Yuval Levin says that the nation needs a new vision, and we don’t have a lot of time to come up with it.
[Update a few minutes later]
This explains the plight of the blacks (and to a lesser extent, some other minorities):
Human societies do not work by obeying orderly commands from central managers, however well meaning; they work through the erratic interplay of individual and, even more, of familial and communal decisions answering locally felt desires and needs. Designed to offer professional expert management, our bureaucratic institutions assume a society defined by its material needs and living more or less in stasis, and so they are often at a loss to contend with a people in constant motion and possessed of a seemingly infinite imagination for cultural and commercial innovation. The result is gross inefficiency — precisely the opposite of what the administrative state is intended to yield.
In our everyday experience, the bureaucratic state presents itself not as a benevolent provider and protector but as a corpulent behemoth — flabby, slow, and expressionless, unmoved by our concerns, demanding compliance with arcane and seemingly meaningless rules as it breathes musty air in our faces and sends us to the back of the line. Largely free of competition, most administrative agencies do not have to answer directly to public preferences, and so have developed in ways that make their own operations easier (or their own employees more contented) but that grow increasingly distant from the way we live.
Unresponsive ineptitude is not merely an annoyance. The sluggishness of the welfare state drains it of its moral force. The crushing weight of bureaucracy permits neither efficiency nor idealism. It thus robs us of a good part of the energy of democratic capitalism and encourages a corrosive cynicism that cannot help but undermine the moral aims of the social-democratic vision.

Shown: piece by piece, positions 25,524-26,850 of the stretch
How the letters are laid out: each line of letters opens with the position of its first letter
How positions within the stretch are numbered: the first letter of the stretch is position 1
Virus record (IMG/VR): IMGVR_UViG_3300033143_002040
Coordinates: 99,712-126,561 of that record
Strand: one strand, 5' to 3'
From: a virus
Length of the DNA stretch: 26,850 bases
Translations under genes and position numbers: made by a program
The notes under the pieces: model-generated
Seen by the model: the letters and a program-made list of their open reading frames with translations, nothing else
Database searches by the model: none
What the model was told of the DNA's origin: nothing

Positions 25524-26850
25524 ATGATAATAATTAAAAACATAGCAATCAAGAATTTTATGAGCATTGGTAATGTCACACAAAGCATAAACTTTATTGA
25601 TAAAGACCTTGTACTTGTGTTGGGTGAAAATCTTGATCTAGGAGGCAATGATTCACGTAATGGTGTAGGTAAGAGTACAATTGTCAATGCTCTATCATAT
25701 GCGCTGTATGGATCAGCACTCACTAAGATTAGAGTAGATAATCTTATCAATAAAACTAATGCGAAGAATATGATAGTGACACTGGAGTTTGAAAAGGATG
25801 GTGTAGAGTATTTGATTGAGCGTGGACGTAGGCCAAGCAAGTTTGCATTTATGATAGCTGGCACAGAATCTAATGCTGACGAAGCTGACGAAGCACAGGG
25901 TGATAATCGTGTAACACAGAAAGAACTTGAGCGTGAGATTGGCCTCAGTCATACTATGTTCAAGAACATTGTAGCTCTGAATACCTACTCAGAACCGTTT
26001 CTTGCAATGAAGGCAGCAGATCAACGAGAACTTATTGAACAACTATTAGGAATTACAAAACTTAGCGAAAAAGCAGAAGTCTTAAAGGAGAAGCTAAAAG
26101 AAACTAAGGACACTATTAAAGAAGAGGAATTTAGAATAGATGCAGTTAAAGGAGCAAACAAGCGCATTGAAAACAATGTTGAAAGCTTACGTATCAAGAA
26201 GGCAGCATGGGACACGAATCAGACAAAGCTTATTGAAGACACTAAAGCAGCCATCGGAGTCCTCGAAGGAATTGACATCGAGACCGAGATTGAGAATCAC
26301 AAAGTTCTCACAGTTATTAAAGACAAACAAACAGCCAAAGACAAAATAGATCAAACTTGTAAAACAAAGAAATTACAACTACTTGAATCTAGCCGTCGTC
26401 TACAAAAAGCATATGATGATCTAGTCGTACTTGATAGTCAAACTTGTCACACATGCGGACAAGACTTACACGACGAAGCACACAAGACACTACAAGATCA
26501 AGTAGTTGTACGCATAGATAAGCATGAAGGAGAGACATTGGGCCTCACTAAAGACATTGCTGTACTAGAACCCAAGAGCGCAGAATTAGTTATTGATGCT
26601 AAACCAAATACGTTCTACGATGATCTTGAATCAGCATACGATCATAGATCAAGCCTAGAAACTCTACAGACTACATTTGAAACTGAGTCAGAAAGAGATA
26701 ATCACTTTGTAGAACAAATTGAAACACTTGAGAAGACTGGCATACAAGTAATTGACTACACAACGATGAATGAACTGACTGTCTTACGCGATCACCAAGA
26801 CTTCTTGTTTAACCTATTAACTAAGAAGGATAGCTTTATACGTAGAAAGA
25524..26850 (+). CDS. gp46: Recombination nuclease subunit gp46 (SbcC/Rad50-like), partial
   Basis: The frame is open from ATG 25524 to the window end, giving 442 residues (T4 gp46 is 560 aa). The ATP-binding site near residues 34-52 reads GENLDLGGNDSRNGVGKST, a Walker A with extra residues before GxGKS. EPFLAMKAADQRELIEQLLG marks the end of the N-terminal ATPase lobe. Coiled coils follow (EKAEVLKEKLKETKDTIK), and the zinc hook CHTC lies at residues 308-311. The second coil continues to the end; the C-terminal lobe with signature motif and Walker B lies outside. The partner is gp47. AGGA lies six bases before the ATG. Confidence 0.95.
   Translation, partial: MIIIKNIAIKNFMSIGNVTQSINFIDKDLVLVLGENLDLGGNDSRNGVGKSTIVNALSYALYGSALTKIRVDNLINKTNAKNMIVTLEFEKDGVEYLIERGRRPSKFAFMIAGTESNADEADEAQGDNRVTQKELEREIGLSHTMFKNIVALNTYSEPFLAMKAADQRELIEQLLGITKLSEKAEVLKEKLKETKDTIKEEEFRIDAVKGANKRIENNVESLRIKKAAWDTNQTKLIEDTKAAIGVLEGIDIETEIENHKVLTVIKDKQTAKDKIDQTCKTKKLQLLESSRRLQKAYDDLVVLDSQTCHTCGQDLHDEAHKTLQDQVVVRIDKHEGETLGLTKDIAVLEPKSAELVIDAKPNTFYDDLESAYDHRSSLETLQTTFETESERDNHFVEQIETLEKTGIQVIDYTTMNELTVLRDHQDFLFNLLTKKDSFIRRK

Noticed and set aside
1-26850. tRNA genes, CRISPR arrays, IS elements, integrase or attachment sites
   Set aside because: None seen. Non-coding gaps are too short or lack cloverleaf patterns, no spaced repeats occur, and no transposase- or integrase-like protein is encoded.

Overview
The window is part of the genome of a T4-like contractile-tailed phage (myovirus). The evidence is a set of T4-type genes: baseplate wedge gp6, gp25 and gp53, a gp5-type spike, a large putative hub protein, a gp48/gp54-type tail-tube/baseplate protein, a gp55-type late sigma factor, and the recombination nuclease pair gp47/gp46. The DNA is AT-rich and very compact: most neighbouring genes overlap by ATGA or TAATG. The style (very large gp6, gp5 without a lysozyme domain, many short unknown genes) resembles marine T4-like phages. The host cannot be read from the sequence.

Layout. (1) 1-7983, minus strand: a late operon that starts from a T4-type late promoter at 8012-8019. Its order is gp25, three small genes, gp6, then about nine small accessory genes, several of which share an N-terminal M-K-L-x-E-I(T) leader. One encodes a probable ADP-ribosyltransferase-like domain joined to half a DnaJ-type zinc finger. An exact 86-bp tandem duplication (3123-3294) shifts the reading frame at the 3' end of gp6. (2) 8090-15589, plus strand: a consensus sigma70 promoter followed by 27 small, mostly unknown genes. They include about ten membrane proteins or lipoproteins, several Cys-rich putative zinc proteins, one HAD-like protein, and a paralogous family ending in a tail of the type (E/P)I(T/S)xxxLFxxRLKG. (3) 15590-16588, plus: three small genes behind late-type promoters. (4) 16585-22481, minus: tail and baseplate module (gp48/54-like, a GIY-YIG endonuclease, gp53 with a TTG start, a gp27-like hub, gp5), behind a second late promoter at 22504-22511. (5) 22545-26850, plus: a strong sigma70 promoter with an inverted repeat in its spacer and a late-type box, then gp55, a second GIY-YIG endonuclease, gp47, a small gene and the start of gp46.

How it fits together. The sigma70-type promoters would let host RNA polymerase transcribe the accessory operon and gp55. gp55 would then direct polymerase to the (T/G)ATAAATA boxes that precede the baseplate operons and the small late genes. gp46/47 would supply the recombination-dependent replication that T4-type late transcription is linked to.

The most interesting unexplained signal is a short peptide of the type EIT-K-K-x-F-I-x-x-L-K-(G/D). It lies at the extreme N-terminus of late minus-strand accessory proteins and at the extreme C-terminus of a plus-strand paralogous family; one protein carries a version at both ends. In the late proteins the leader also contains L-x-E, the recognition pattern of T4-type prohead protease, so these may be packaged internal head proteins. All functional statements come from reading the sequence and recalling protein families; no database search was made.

Worse yet, because the institutions of the welfare state are intended to be partial substitutes for traditional familial, social, religious, and cultural mediating institutions, their growth weakens the very structures that might balance our society’s restless quest for prosperity and novelty and might replenish our supply of idealism.
This is the second major failing of this vision of society — a kind of spiritual failing. Under the rules of the modern welfare state, we give up a portion of the capacity to provide for ourselves and in return are freed from a portion of the obligation to discipline ourselves. Increasing economic collectivism enables increasing moral individualism, both of which leave us with less responsibility, and therefore with less grounded and meaningful lives.
Moreover, because all citizens — not only the poor — become recipients of benefits, people in the middle class come to approach their government as claimants, not as self-governing citizens, and to approach the social safety net not as a great majority of givers eager to make sure that a small minority of recipients are spared from devastating poverty but as a mass of dependents demanding what they are owed. It is hard to imagine an ethic better suited to undermining the moral basis of a free society.
Meanwhile, because public programs can never truly take the place of traditional mediating institutions, the people who most depend upon the welfare state are relegated to a moral vacuum. Rather than strengthening social bonds, the rise of the welfare state has precipitated the collapse of family and community, especially among the poor.
Go to Detroit or my home town of Flint, Michigan, to see it in all its inglory.